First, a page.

Court upholds Georgia city’s cash bail policy
ATLANTA (AP) — A federal appeals court has ruled that a Georgia city’s practice of jailing people accused of low-level crimes who can’t afford to pay bail is constitutional.
The 11th U.S. Circuit Court of Appeals in Atlanta in a 2-1 decision this week upheld the city of Calhoun’s policy, saying it doesn’t violate due process rights to jail people for up to 48 hours before they see a judge who can rule whether they are too poor to pay bail.
The Southern Center for Human Rights sued on behalf of Maurice Walker, who spent six days in jail after he was arrested in September 2015 on a charge of walking while intoxicated. Walker lived on $540 a month in Social Security disability benefits and couldn’t afford the offense’s preset $160 bail to avoid jail before his first court appearance.
Walker’s lawyers argue the cash bail system allows people with money to go free while the poor languish in jail until they appear in court.
At the time of his arrest, the city used a money bail system in which bond amounts were based on the amount of the fine that would be due if the person was found guilty, plus fees. Anyone who could afford to pay was allowed to go free, while those who couldn’t had to wait until a court hearing the Monday after their arrest.
After Walker’s suit was filed, the city’s municipal court changed its policy. The new policy still allows people who can pay bail to be released immediately. Those who can’t afford to pay right away must have a bail hearing with a court-appointed lawyer within 48 hours of arrest and will be freed without paying bail if they can prove they are indigent.
The appeals court upheld the revised policy.
U.S. Circuit Judge Diarmuid O’Scannlain wrote in the majority opinion that under that policy, “Walker and other indigents suffer no ‘absolute deprivation’ of the benefit they seek, namely pretrial release. Rather, they must merely wait some appropriate amount of time to receive the same benefit as the more affluent.”
Authorities can presumptively hold someone for 48 hours without even proving they have evidence he has committed a crime, so it’s reasonable that they could take that same amount of time to set bail for someone when they do have probable cause, O’Scannlain wrote.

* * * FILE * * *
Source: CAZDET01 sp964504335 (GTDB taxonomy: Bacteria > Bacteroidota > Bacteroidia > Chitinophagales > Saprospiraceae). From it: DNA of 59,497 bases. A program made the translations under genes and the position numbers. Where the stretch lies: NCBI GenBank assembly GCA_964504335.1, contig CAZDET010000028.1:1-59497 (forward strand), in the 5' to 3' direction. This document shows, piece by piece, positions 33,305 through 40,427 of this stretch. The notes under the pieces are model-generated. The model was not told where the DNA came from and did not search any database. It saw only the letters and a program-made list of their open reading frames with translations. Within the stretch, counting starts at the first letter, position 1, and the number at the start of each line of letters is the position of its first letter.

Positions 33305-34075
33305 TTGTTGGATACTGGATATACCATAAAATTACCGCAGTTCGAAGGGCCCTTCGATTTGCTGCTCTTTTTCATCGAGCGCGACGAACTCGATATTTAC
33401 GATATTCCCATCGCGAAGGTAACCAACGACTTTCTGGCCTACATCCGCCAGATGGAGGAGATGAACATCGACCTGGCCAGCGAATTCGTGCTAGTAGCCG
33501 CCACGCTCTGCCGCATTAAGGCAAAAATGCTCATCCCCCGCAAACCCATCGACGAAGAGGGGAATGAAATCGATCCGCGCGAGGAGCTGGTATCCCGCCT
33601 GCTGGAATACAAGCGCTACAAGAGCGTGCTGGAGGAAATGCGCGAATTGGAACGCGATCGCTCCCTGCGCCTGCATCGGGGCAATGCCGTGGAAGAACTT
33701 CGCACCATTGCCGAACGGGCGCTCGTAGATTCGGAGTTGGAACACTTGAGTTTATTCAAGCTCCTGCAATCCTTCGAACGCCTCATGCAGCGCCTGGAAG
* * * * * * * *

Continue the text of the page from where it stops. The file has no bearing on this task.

In a biting dissent, U.S. Circuit Judge Beverly Martin noted that the U.S. Supreme Court has “repeatedly recognized that wealth-based detention is not permitted by our Constitution.”
“Consider two people, one who has money and the other who does not. They are arrested for the same crime at the same time under the same circumstances,” and both would have the same bail amount set under the policy, she wrote. “The person who has money pays it and walks away.”
The commercial bail industry, which had joined Calhoun in defending cash bail policies, hailed Wednesday’s ruling as a milestone victory.
“We take enormous satisfaction that we have prevailed in our historic defense of America’s bail system,” said Jeff Clayton, Executive Director of the American Bail Coalition. “We never doubted the constitutionality of bail and bail schedules.”
The Southern Center took some solace, saying in an emailed statement that “at the very least, jurisdictions that detain arrestees for longer than 48 hours before conducting an inquiry into ability to pay bail would be wise to revise their money bail policies.”
But the organization argues that a “better, more morally defensible, and economically sound response would be to follow the lead of jurisdictions as diverse as Chicago, New Orleans, Nashville, and Atlanta in eliminating wealth-based detention all together.”